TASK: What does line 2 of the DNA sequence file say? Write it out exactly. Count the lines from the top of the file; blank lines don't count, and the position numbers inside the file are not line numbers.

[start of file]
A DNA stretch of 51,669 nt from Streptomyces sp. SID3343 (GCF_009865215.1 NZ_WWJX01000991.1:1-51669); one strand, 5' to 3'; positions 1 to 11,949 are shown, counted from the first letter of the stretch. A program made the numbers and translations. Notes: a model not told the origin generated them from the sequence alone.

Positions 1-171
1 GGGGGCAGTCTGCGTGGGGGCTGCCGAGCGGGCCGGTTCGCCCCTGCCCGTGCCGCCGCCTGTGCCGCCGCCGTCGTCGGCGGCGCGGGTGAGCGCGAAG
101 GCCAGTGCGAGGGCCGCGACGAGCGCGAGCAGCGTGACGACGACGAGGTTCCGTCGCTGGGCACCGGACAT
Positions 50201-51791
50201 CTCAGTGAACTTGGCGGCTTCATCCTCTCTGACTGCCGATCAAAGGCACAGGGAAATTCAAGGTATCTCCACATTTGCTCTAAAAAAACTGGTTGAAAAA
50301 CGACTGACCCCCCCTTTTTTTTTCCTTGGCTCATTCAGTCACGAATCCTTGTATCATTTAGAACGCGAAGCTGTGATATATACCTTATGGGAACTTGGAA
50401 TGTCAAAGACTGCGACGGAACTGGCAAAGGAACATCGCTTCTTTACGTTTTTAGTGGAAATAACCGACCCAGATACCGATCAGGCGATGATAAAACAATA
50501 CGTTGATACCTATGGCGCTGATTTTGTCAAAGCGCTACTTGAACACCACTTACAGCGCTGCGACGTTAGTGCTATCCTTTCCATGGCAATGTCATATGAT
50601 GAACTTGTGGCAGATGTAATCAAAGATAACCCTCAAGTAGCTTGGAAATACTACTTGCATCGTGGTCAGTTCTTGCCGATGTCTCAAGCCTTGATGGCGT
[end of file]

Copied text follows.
Positions 1-171